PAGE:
I own a property that is part of a body ...

Asked by Johann on 23-12-2020 14:12:29
Question posted in the Property Law category relating to Western Cape

I own a property that is part of a body corporate.

In 2019 the trustees called the annual meeting for all owners to attend, but it was postponed a week before the initial date that was set. So, unfortunately I could not attend the meeting based on the fact that it was postponed on such short notice. The meeting was held but I never received any kind of notification or minutes about the meeting. In this meeting it was apparently decided that the monthly levy would be increased by 27%, but I never received any notification of this increase. The trustees also do not send out any statements to the owners on a monthly basis, only once a year before the annual meeting. After the latest meeting that was held in October this year I received an email stating that I was in arrears with my levies and I was put to me that all owners that has an outstanding balance over 90 days would receive a letter of demand.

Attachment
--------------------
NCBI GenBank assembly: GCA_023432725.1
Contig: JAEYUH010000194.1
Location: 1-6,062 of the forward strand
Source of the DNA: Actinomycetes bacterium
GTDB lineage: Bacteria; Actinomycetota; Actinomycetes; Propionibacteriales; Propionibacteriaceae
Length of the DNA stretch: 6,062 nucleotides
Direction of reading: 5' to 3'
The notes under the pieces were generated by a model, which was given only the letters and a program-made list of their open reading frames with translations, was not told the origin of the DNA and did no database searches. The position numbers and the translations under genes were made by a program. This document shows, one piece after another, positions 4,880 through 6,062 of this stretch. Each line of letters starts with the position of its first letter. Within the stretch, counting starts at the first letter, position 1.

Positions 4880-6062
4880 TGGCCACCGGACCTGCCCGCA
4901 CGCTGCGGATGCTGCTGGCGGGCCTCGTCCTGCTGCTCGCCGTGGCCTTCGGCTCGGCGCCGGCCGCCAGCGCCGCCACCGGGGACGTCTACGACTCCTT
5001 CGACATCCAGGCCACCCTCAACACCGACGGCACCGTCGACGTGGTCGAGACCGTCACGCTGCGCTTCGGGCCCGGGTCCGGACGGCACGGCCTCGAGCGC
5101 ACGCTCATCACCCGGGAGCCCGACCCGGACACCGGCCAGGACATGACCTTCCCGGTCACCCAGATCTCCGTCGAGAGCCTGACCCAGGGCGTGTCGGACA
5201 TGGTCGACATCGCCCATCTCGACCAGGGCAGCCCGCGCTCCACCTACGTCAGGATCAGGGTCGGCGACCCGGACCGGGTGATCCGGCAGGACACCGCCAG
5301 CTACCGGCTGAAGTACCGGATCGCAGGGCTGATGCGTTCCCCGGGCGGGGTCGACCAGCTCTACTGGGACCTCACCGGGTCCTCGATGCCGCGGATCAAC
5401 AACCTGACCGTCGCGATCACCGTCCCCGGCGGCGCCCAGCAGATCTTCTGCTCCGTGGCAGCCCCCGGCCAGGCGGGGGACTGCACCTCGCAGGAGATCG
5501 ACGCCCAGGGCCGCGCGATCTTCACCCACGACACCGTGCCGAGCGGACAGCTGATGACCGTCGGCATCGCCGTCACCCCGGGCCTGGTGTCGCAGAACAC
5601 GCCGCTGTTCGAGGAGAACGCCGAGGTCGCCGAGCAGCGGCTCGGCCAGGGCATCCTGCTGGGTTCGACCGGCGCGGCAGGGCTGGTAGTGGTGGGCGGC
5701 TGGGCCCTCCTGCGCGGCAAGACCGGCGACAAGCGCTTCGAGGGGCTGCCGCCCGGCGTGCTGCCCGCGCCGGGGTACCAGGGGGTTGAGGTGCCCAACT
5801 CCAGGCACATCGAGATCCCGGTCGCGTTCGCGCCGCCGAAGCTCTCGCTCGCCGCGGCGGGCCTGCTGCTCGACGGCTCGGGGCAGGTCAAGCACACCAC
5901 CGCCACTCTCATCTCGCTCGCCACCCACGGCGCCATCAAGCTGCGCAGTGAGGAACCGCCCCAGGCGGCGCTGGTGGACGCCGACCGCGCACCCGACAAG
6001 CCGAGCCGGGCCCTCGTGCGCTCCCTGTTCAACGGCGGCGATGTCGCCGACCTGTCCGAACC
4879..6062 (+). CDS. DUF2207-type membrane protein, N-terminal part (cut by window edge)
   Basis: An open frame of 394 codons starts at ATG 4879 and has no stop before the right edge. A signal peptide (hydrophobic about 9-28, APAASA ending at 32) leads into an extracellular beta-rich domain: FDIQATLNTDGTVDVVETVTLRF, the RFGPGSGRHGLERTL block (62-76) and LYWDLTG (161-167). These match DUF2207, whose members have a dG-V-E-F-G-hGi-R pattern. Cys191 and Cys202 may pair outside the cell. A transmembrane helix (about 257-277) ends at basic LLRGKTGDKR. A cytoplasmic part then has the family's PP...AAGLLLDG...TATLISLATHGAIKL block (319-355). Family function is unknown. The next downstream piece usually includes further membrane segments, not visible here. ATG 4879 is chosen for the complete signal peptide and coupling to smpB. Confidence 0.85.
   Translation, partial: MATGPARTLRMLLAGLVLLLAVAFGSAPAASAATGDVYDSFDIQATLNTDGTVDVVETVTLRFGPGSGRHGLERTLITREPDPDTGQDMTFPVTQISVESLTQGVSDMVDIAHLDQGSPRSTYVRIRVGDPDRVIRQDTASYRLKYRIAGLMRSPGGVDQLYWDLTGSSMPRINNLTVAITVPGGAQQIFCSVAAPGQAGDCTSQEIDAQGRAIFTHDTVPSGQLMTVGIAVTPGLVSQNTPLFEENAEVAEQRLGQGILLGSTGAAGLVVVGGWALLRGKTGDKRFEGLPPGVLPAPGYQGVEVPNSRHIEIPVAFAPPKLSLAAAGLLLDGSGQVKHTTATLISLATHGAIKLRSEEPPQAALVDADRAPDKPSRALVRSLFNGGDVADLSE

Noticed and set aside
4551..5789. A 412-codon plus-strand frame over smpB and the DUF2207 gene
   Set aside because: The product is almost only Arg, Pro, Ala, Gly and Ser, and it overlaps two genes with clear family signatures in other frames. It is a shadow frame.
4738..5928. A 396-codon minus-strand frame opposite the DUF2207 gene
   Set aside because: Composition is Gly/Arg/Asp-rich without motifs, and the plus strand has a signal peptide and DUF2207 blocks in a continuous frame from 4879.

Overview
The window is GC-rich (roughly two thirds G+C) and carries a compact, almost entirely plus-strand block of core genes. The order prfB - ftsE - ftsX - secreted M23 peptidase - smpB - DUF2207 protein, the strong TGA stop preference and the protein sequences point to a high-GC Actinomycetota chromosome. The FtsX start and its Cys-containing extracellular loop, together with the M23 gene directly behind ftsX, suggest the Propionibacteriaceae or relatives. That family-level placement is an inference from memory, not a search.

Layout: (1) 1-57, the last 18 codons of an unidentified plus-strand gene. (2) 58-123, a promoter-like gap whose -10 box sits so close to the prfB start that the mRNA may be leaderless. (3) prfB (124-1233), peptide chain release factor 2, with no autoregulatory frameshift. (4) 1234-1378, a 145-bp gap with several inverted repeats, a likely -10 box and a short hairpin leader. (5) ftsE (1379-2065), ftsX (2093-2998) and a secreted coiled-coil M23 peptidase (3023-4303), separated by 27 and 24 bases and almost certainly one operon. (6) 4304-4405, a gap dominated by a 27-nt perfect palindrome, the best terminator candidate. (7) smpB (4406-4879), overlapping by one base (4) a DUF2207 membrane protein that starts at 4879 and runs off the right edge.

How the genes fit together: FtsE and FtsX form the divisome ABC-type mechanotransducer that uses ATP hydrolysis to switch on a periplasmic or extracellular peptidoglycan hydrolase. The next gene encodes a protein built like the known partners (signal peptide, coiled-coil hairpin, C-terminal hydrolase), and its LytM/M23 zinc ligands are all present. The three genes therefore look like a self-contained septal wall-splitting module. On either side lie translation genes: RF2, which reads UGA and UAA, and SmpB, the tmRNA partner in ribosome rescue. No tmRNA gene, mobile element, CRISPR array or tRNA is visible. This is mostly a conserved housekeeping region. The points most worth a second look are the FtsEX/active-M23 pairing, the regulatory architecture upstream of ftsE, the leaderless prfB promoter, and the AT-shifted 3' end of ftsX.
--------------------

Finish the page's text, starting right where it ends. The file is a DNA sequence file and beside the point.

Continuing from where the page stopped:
I then received a statement and saw that was just over R7000 in arrears and I calculated that R5000 is what I should pay to get up to date. On the statement I then saw for the first time that the levy was increased 14 months ago (after the 2109 meeting)I then asked the trustees to send me proof where I was sent any form of notification to indicate that the monthly levy was increased. Yesterday, after3 weeks they still could not sent me such proof, instead the new chairperson sent me a copy of an email where the previous chairperson send an email, 16 months ago, to her self-indicating the new monthly levy. It looks like a cover-up for a mistake